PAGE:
Fletcher Moss Soccer School at Rosseland Ballklubb: See all the coaching videos below.
The Soccer School is going on tour! Fletcher Moss Rangers Soccer School is visiting Norwegian club Rosseland Ballklubb 23.5. – 27.5.2017. This page is a blog from our journey. It will provide daily updates and show behind the scenes access from our experiences abroad. Please follow our journey as well on Facebook, Twitter and Instagram for instant updates.
We will share our ideas and methods of coaching children to this Norwegian club based in Bryne. Six of our coaches will deliver training sessions throughout the week to three age groups, under 9’s, 11’s and 13’s, to fulfill as high coaching and learning outcomes as possible during our stay. We intend to attempt to mirror the activities we do throughout the year at Mersey Bank, now in Norway. Their club is made up of 450 girls and boys aged up to under 12. They have 75 qualified coaches as well as volunteers assisting in running the teams.
Tuesday 23rd May. We arrived at the airport and although the wait to get our bags checked through security was long winded, it was good to see we were being kept safe to fly. There thousands of United fans flying out too, it felt like we were at Old Trafford. We took off on time and made our way to Denmark on the first hop of our journey to Norway. After a relatively short stay in Copenhagen we jumped on to our plane to Stravanger. The coach was there to pick us up and take us to our hotel, a 25km ride to the Bryen-Kro Hotel; https://www.bryne-kro.no/ . What a lovely place, Rosseland Football club have done us proud https://www.facebook.com/rosselandbk/ . After a short walk to the local shops and a bite to eat for some of who were adventurous to try the local food (and pay the prices, the cost of living is very high) our adventure had begun. Later in the evening when we had eaten our supper, we met with Goran and three other Rosseland coaches to discuss the format of the week ahead. Tomorrow will be a 4.00pm start and will be sessions with 7 & 8 year olds, finishing at 6.00pm . Then there will be a rush to get back to the hotel to get showered, changed, have some tea and then get to the Rosseland FC club house to watch the UEFA cup final. We have been invited to join the club coaches and officials to watch the match on their large screen TV. Apparently almost all the inhabitants of Norway are United fans, so Danny Franics was in a minority (he is a GOONER and we all know how successful they have been this season). Amir, Josh, Richard, Paul, Danny and I can’t wait to get started now. It has been a long wait and it’s very exciting.
Wednesday 24th May, what a beautiful day. The sun was shining when 60 girls and boys aged 7 & 8 turned out. The soccer school coaches were alotted a club coach to assist with setting up sessions and helping translate to the Norwegian kids. We began the session with a communal warm up. The children dribbling, showing off, trying to do a ‘NUTS’ on the coaches. All the children were then divided into groups of 12 (boys and girls in each group). The goalkeepers were sent to begin their session with Danny https://youtu.be/DESOU_cVYEk, encouraging good footwork, strong passing and showing the importance of the use of two feet even in goalkeeping. https://youtu.be/Vab_cLtToR8. Amir coordinated a session of ‘Shooting’ and it highlighted how being patient with children of this age is imperative https://youtu.be/Kx4qMlbdjcU . Thursday brings a 4 hour session with 9 and 10 year olds. Tonight we were watching the match at the Rosseland Ballklubb club house. United have ran out 2-0 winners over Ajax and we had a great night, such a hospitable group of guys. We are back on Thursday evening to debate the differences in the English infrastructure and Norwegian, with regards to developing better players and comparing Fletcher Moss Rangers and Rosseland.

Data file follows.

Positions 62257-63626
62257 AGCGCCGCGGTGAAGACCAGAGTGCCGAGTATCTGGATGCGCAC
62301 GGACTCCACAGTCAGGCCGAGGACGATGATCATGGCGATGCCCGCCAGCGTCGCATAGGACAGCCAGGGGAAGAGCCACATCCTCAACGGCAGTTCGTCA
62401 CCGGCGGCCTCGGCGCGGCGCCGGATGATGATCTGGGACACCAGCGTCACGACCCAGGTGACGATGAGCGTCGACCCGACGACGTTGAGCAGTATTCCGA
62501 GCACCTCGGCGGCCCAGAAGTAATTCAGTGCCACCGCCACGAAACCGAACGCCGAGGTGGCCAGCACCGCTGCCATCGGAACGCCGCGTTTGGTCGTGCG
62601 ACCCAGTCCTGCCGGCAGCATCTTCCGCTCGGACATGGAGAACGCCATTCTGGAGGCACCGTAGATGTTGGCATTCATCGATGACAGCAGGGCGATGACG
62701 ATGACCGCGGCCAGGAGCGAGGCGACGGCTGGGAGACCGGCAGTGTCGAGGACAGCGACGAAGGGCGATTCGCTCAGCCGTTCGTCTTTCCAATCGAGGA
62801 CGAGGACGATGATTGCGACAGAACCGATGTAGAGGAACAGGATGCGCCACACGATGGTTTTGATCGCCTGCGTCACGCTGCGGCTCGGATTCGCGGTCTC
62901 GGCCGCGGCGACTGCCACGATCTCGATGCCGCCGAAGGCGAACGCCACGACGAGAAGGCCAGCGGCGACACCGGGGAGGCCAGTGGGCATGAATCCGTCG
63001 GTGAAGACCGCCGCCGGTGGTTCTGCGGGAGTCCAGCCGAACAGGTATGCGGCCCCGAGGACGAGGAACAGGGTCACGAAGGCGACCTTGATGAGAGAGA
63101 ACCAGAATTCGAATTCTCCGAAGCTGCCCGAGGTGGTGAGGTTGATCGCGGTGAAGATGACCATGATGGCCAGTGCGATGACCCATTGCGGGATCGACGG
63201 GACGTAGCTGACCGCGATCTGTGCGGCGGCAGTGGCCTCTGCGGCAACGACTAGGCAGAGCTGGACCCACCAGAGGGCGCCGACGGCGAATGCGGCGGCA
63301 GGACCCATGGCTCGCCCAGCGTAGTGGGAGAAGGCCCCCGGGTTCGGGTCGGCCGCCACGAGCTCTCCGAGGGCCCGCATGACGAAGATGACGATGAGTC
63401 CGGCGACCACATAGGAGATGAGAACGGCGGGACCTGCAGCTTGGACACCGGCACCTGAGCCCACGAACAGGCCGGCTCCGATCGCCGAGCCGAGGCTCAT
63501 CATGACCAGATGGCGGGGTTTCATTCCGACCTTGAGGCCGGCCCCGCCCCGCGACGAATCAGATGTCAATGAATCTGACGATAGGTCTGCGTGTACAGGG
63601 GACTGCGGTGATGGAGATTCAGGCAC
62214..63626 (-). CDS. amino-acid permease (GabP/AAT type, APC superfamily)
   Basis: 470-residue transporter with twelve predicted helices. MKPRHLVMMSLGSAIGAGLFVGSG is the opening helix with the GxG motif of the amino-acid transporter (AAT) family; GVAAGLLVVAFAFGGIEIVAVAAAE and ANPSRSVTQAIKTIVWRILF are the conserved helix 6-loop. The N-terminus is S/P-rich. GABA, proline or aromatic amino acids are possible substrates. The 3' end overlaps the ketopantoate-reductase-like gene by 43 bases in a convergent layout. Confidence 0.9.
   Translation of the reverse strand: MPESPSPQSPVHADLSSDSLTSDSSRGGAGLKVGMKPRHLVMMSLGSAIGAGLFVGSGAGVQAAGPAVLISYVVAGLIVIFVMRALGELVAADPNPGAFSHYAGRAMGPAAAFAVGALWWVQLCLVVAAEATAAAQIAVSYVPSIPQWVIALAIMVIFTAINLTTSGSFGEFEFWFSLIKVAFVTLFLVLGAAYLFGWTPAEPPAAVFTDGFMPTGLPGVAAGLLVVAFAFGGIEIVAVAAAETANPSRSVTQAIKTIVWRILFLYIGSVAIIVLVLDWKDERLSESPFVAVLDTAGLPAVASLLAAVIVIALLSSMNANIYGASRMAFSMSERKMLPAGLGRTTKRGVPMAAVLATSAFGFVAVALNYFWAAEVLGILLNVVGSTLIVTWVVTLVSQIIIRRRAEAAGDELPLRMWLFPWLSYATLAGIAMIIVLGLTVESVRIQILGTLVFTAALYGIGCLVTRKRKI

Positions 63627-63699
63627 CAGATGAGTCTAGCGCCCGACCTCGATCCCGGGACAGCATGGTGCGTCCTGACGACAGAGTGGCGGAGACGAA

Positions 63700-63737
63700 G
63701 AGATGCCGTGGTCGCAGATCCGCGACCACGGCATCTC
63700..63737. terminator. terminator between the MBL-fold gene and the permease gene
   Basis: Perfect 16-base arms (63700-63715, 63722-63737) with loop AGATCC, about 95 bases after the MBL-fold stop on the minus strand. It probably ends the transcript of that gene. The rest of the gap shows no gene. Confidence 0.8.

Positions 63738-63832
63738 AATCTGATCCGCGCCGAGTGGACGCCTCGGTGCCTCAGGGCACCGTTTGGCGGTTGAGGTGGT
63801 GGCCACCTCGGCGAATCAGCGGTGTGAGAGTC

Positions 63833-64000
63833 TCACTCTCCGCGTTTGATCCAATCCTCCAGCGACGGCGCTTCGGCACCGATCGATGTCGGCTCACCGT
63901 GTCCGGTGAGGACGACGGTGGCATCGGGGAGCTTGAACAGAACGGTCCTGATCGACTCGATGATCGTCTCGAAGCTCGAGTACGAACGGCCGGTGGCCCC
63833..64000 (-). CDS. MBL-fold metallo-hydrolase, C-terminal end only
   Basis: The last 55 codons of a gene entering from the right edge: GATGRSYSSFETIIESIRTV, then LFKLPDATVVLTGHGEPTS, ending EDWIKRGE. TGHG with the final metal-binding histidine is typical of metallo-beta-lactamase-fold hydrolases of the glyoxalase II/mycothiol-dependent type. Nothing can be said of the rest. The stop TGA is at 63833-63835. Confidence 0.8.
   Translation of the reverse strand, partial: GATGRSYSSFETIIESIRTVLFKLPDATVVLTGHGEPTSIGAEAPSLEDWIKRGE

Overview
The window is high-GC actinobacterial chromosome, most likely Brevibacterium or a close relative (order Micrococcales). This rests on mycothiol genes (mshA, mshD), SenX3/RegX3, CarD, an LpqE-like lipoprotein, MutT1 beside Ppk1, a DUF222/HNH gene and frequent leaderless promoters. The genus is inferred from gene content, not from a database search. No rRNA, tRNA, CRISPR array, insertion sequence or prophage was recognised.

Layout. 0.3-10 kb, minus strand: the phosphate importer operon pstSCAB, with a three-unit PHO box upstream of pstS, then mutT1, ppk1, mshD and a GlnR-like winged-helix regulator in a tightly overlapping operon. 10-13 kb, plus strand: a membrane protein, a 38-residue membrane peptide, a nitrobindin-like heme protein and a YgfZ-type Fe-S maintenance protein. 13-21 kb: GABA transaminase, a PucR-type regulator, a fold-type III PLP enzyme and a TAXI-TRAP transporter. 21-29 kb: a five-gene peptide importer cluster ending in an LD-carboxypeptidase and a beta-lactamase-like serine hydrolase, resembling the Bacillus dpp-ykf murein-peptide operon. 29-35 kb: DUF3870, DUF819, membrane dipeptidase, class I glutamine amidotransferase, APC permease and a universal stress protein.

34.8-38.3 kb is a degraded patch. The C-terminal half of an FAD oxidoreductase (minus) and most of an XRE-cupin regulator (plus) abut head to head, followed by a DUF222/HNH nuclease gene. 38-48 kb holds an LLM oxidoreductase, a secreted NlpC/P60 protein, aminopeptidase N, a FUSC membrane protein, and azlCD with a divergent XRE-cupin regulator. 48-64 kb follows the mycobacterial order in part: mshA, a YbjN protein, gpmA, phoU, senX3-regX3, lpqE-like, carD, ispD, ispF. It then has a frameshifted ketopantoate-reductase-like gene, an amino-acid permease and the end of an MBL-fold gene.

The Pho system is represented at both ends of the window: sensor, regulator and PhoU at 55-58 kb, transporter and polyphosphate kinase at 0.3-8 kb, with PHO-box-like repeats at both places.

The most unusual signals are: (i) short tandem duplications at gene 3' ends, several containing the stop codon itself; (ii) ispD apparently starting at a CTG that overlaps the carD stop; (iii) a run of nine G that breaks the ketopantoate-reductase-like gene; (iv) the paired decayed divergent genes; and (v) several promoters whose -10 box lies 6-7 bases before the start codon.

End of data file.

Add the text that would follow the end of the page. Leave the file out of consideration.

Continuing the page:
Thursday 25th May, what a change from yesterday. The drizzle was not about to put a dampen today’s sessions. The 9’s & 10’s girls and boys were even more enthusiastic as the kids yesterday. We put all the players through a 1000 touch warm up session. Using both feet, changing direction and including a simple trick. This encouraged the kids to be more relaxed with these new coaches before them. The language difference was still there but these guys were slightly easier to get along with (with a lot of help from our Norwegian coaching assistants). Again the players were divided into 6 groups including the goalkeepers, and were allocated coaches to start the first session. Paul was working with the groups working on developing the dominating 1v1 situations https://www.youtube.com/watch?v=hHfoC3HmAeU&feature=youtu.be . Josh was working on dribbling with an end result. The children all seemed to have a particular affinity with Josh, perhaps because he was closest to his age. https://youtu.be/blg7qtl0Ud8 . This evening we will be returning to the Rosseland Ballklubb club house. On attending the club forum, we were greeted by almost 40 Rosseland club officials, most of whom organise the training and games for the children. Richard began with delivering a history so far of Fletcher Moss Rangers FC including all the hurdles his father had to negotiate in the early years. The discussions went from serious to humourous and profound. These guys were serious about the manner in which we had taken grassroots football in Manchester.
Friday 26th May, again the weather was as unpredictable as we had already encountered. Today was beautiful and hot. The children we were working with today were the oldest 11 & 12 year old girls and boys. Many still with a poor grasp of English, so again our assistants were invaluable with translating instructions, guidance and relating back to us their responses and ideas. https://youtu.be/TzVqEy2HrTs . David was delivering a very demanding Agility session with this group and they soon found in the heat of the day how important taking in extra fluid while playing and training was.
At the end of each day, the coaches presented to each and every player one of the soccer school medals. The parents were all so eager to have their children have photographs of memories of the fun they had.
In conclusion, the Fletcher Moss Soccer School Norway visit was a great success. We all agreed that it could not have been better. Every player, parent, coach and club official of Rosseland Ballklubb were awesome. They welcomed us into their homes and their club. They are eager to continue a relationship with Fletcher Moss Rangers for the future. We will keep in touch and exchange ideas, experiences and friendship for a long time to come. Danny, Josh, Amir, Paul, Richard and David would like to say, on behalf of Fletcher Moss Rangers CFC, how much we appreciated and enjoyed working with Rosseland Ballklubb Norway.